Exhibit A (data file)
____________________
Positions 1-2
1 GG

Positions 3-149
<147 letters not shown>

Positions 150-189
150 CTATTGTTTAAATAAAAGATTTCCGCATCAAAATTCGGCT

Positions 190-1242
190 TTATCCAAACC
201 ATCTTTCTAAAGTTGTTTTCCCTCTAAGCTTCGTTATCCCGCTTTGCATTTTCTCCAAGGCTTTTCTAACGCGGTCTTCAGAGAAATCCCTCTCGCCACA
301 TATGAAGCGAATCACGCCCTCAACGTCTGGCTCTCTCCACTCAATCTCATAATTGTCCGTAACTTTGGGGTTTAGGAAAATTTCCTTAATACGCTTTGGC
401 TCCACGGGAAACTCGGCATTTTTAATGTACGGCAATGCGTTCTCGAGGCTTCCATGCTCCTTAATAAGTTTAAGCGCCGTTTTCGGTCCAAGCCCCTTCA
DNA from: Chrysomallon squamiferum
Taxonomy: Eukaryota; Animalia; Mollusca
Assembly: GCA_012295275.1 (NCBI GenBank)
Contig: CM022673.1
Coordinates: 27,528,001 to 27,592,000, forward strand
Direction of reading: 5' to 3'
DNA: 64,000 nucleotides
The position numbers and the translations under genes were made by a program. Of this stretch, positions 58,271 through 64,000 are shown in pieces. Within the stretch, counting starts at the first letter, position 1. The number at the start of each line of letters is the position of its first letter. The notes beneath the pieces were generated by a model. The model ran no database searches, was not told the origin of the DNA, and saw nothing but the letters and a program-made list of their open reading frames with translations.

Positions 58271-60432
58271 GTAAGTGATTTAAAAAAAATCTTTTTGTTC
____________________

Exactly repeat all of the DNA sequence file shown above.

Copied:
Positions 1-2
1 GG

Positions 3-149
<147 letters not shown>

Positions 150-189
150 CTATTGTTTAAATAAAAGATTTCCGCATCAAAATTCGGCT

Positions 190-1242
190 TTATCCAAACC
201 ATCTTTCTAAAGTTGTTTTCCCTCTAAGCTTCGTTATCCCGCTTTGCATTTTCTCCAAGGCTTTTCTAACGCGGTCTTCAGAGAAATCCCTCTCGCCACA
301 TATGAAGCGAATCACGCCCTCAACGTCTGGCTCTCTCCACTCAATCTCATAATTGTCCGTAACTTTGGGGTTTAGGAAAATTTCCTTAATACGCTTTGGC
401 TCCACGGGAAACTCGGCATTTTTAATGTACGGCAATGCGTTCTCGAGGCTTCCATGCTCCTTAATAAGTTTAAGCGCCGTTTTCGGTCCAAGCCCCTTCA
DNA from: Chrysomallon squamiferum
Taxonomy: Eukaryota; Animalia; Mollusca
Assembly: GCA_012295275.1 (NCBI GenBank)
Contig: CM022673.1
Coordinates: 27,528,001 to 27,592,000, forward strand
Direction of reading: 5' to 3'
DNA: 64,000 nucleotides
The position numbers and the translations under genes were made by a program. Of this stretch, positions 58,271 through 64,000 are shown in pieces. Within the stretch, counting starts at the first letter, position 1. The number at the start of each line of letters is the position of its first letter. The notes beneath the pieces were generated by a model. The model ran no database searches, was not told the origin of the DNA, and saw nothing but the letters and a program-made list of their open reading frames with translations.

Positions 58271-60432
58271 GTAAGTGATTTAAAAAAAATCTTTTTGTTC